And they call themselves intelligent human beings!
And then there are some of us who could not care less. We are so selfish! Unless something directly affects us, unless a disaster strikes, we think its okay to live our sheltered lives and forget about the rest of the world. Sometimes, we think its okay to destroy our own lives - that is how selfish we are. Snap out of it!
N was here yesterday. She is in her third year of university, and has been through quite a lot of what I am seeing myself and my friends go through right now. She lived a perfectly happy life in school, with her close friends, who never crossed their boundaries, living their sheltered lives. Then they got to university, turned eighteen, discovered alcohol and men. N was never drawn into the traps of alcohol, but she did try to fit in in other ways. She eventually figured out that its not worth it, that the 'image' does not matter. M once told me that she wanted to spend her 18th completely drunk. Yet, even at the young age when she told me (I think we were 14? 15?), I remember asking her if she really wants to spend such a special day of her life in such a horrible state, from which she won't remember anything later, and might regret a lot? Her 18th passed this year, I don't know what she did.
M, N, D, S, D, A, T - They were such good friends of mine! I remember the surprise birthday party they threw me when I turned 14. M took me around the school in order to steal some time, they took me to the hockey field when I was almost sure that 'something fishy' is a 'surprise' party. M was the most responsible person in our group. Coming from a fairly religious, close-knit catholic family, she became the 'mother' of our little group. I remember her telling me that she is not allowed to get a boyfriend before university. She still doesn't have one (I'm yet to prepare myself for that day when she will) but she has been out partying a lot. She still has not completely lost her head, but I admit, I am a little scared for her. I feel like I am losing her as she loses herself. (Now I know how parents feel when their babies grow up!)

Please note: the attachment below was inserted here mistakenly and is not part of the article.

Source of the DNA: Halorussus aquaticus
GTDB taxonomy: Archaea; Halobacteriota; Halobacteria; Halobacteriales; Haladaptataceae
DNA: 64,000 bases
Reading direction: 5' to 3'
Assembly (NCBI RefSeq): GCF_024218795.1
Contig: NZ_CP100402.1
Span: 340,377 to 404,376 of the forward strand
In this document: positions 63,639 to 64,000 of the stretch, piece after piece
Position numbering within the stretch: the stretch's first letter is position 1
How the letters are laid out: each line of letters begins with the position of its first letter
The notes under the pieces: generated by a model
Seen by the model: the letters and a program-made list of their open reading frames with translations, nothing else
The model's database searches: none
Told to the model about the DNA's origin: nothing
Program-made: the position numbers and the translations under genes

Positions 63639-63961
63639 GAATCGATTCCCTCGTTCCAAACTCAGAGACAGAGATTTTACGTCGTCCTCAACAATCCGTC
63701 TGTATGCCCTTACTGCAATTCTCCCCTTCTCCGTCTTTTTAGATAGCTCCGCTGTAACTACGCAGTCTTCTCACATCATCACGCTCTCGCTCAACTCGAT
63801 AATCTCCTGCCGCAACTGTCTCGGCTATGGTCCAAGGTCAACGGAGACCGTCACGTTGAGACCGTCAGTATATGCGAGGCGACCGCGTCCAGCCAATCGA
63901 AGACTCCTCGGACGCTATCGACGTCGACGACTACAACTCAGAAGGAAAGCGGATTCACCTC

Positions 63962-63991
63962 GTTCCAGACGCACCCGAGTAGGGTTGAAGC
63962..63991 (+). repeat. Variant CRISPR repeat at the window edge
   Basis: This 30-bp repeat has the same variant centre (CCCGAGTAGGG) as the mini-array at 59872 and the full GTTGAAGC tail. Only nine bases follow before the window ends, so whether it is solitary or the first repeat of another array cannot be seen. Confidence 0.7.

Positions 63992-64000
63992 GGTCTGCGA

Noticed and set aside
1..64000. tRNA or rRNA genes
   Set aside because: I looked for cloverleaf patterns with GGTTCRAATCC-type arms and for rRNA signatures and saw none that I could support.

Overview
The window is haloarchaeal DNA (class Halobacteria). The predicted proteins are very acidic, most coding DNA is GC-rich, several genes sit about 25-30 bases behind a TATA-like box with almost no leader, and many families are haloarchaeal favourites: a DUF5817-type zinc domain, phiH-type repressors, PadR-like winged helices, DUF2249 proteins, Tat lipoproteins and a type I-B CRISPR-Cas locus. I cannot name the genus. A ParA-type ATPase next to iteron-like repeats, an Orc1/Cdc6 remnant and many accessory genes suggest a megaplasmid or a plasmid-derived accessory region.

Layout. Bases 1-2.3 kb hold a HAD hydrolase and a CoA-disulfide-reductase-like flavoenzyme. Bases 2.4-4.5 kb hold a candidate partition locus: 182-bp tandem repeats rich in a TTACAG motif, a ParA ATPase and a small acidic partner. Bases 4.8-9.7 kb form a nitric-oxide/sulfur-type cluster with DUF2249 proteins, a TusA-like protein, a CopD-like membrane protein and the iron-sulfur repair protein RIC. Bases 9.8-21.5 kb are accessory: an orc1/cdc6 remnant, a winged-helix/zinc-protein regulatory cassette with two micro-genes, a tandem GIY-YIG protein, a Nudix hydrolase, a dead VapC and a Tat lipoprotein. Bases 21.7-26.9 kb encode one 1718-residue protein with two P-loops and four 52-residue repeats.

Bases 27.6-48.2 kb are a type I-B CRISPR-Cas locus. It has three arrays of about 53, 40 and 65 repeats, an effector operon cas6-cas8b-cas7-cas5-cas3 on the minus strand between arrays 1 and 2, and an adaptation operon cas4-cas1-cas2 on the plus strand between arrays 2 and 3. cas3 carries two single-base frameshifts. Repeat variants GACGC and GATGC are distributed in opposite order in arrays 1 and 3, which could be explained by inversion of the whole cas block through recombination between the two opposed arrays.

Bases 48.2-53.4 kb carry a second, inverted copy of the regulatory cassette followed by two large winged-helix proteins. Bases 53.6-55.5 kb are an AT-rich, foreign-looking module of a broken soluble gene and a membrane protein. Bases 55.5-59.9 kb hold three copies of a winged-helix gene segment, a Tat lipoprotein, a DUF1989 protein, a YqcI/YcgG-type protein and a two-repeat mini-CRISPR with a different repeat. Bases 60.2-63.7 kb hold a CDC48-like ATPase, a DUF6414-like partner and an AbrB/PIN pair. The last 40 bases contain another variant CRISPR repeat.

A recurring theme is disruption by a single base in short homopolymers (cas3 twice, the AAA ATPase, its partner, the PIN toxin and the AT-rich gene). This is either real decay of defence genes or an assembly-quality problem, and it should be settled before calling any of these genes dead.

I have not yet seen T (except for once, from very far away) since 2006. A have changed for the better - into a mature, beautiful young lady. D and N - As expected, I guess. The other D - has lost her vehement passion for science and is now earning a lot of dollars.
S - We've grown apart and then became closer. I know how much you have in you and I don't want to lose you to this irresponsible world. In ten years, I hope to visit you in America, see you in your dream job, with the love of your life next to you (if you've found him, otherwise, don't worry about it :P). What everyone else thinks is 'fun' does not have to be 'fun'. I hope you figure that out someday, soon, just like N. :)
I thought I was talking about colours in the beginning! How on earth did I end up on such a depressing topic?
Anyhoo - I must nerd it out until the 11th of November. Please tell me to go and study if you see me online from now till then! I shall leave you with a cow's lens.
PS: I do not believe in cultural boundaries either. I believe in religious boundaries, because, if you believe in God, you believe His way to be the truth. And once you believe that something is the truth, if you are an honest person, you will follow it. But 'cultural boundaries' can vary and are not based upon a single 'truth'.